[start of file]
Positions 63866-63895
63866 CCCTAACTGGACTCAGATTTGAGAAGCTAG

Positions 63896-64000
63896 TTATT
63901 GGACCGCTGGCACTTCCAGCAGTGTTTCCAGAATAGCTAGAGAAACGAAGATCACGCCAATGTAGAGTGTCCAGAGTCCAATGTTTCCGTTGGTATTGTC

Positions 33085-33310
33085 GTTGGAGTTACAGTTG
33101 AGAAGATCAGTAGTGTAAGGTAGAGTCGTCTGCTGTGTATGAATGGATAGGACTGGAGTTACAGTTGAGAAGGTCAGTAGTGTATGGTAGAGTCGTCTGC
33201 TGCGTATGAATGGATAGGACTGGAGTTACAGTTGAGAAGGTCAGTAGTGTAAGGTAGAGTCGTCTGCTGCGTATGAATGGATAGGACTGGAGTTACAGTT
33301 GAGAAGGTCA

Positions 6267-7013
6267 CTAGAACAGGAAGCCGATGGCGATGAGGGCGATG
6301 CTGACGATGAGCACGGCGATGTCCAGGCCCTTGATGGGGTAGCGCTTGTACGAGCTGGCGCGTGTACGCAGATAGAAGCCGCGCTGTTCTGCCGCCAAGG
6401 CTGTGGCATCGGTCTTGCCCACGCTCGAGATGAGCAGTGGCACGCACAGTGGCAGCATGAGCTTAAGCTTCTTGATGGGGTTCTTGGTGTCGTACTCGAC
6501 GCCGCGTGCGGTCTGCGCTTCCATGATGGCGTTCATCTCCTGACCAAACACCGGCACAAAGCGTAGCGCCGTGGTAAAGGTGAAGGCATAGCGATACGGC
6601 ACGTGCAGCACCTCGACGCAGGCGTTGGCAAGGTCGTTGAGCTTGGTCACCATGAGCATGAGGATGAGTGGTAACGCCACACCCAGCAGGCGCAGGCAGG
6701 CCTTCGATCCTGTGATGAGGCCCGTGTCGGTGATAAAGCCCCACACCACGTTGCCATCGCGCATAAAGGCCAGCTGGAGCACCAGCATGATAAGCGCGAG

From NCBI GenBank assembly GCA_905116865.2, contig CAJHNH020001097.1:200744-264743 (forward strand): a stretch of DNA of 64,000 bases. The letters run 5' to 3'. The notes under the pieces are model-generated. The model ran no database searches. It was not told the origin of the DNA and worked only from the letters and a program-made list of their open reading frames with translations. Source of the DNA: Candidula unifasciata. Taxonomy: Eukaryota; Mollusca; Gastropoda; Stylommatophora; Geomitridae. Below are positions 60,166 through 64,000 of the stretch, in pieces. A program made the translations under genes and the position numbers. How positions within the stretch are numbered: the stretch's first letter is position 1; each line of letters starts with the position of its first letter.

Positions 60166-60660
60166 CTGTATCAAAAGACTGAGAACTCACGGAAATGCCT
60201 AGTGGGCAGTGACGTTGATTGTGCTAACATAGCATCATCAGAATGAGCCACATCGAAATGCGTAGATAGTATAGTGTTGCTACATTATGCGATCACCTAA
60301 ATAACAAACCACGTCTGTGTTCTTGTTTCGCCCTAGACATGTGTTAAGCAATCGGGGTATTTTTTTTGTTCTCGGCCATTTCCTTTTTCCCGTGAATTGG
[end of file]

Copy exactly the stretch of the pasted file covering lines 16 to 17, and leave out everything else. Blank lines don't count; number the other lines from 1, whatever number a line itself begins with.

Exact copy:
6601 ACGTGCAGCACCTCGACGCAGGCGTTGGCAAGGTCGTTGAGCTTGGTCACCATGAGCATGAGGATGAGTGGTAACGCCACACCCAGCAGGCGCAGGCAGG
6701 CCTTCGATCCTGTGATGAGGCCCGTGTCGGTGATAAAGCCCCACACCACGTTGCCATCGCGCATAAAGGCCAGCTGGAGCACCAGCATGATAAGCGCGAG